DMZ Design - DMZ <-> Internal NAT

Answered Question
Apr 10th, 2008

Hi All,

I would like to get you opinion on whether the following really adds any additional security.

We have a public facing firewall and an internal network. I am creating a DMZ to host some public facing webservers. Im going to NAT the public IP addresses to the Private DMZ addresses. My question is whether you think its a good idea to also NAT the DMZ (Private) addresses to a different (private) address on our internal network. The idea being the real addresses of the DMZ servers would not be routable on our internal network and internal clients could only connect to the Internal NAT address of the DMZ servers. As far i understand it this adds a layer of complexity but not necessarily security. Euther way i would be filtering traffic in both directions for DMZ <-> Internal. (and of course Outside <-> DMZ).

What would you do?

Appreciate your help

Andy

I have this problem too.
0 votes
Correct Answer by srue about 8 years 8 months ago

I agree as well. There's no reason to add that complexity.

Security through obscurity is not really effective in the long run.

The only reason to do this would be with addressing (or routing) concerns.

Correct Answer by Jon Marshall about 8 years 8 months ago

Andy

Not sure what you get by doing this. Even if the real private addresses of the DMZ servers were not routable the Natted addresses would need to be for internal users to access DMZ servers if indeed they need to. And if they don't need to then just don't advertise the route into your internal network.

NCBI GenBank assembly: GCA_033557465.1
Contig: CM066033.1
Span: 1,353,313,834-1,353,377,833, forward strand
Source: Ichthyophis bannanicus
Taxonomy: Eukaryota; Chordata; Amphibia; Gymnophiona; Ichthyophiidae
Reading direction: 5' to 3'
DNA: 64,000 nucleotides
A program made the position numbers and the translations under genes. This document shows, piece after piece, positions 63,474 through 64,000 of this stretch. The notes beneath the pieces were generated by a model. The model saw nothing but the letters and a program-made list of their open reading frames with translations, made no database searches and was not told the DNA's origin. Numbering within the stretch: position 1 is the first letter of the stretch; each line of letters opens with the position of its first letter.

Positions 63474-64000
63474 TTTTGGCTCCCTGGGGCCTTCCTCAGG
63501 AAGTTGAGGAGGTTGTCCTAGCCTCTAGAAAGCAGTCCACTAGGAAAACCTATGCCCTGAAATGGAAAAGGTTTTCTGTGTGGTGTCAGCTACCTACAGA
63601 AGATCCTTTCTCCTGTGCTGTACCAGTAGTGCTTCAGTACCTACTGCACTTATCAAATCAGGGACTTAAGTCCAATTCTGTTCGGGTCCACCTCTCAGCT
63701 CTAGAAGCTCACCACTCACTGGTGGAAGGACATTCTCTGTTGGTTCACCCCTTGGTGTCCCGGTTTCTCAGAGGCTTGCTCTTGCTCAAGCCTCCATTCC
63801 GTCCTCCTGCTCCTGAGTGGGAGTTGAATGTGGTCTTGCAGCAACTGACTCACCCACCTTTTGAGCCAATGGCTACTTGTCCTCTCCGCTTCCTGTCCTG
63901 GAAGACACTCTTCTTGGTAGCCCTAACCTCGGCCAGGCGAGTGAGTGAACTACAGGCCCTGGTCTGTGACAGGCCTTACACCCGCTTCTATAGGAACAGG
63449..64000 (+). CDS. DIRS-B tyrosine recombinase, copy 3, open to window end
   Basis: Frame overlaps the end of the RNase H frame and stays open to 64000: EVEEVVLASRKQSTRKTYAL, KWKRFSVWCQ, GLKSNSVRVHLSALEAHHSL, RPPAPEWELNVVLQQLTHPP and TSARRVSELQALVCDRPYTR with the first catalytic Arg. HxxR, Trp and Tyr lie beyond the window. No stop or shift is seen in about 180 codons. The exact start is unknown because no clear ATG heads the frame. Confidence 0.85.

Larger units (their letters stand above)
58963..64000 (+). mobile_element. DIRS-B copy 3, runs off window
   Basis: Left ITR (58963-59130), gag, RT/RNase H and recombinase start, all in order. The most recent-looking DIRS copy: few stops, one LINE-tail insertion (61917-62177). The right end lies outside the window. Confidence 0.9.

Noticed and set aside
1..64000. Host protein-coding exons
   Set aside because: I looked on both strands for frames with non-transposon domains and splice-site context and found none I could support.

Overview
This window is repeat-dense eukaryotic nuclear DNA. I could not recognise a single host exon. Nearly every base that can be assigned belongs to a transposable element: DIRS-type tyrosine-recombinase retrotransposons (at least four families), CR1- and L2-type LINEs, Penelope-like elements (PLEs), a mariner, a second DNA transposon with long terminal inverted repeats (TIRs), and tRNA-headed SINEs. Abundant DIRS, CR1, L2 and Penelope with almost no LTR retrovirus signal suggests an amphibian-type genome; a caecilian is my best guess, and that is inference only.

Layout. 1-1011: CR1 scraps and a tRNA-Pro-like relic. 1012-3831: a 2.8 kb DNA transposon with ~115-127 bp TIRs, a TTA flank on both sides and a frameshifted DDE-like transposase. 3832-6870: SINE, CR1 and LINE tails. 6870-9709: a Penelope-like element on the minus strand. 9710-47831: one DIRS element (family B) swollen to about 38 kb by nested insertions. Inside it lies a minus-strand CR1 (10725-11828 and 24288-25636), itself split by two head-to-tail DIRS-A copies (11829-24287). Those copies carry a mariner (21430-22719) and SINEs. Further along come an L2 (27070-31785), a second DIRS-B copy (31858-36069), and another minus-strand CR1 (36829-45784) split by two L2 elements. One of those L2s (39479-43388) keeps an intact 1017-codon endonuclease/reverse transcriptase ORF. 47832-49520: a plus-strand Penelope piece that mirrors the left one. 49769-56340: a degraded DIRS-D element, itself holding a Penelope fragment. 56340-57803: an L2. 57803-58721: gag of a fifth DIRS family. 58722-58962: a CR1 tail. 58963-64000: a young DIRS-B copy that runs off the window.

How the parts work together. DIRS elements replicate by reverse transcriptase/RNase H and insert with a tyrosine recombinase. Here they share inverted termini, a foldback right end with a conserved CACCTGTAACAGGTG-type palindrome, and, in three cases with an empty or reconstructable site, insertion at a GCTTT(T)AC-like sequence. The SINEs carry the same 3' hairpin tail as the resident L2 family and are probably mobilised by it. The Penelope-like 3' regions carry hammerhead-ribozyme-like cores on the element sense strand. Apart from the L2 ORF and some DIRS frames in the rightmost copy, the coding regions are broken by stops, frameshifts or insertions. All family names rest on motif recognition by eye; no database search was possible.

I agree with you in that i cannot see any added security benefit with added complexity. I wouldn't do it myself.

Jon

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Correct Answer
Jon Marshall Thu, 04/10/2008 - 01:50

Andy

Not sure what you get by doing this. Even if the real private addresses of the DMZ servers were not routable the Natted addresses would need to be for internal users to access DMZ servers if indeed they need to. And if they don't need to then just don't advertise the route into your internal network.

I agree with you in that i cannot see any added security benefit with added complexity. I wouldn't do it myself.

Jon

Correct Answer
srue Thu, 04/10/2008 - 06:22

I agree as well. There's no reason to add that complexity.

Security through obscurity is not really effective in the long run.

The only reason to do this would be with addressing (or routing) concerns.

serotonin888 Thu, 04/10/2008 - 07:13

Thanks for both your replies.

I was concerned that this config would actually become a bit too complex and therefore introduce an element of human error.

Cheers

Andy

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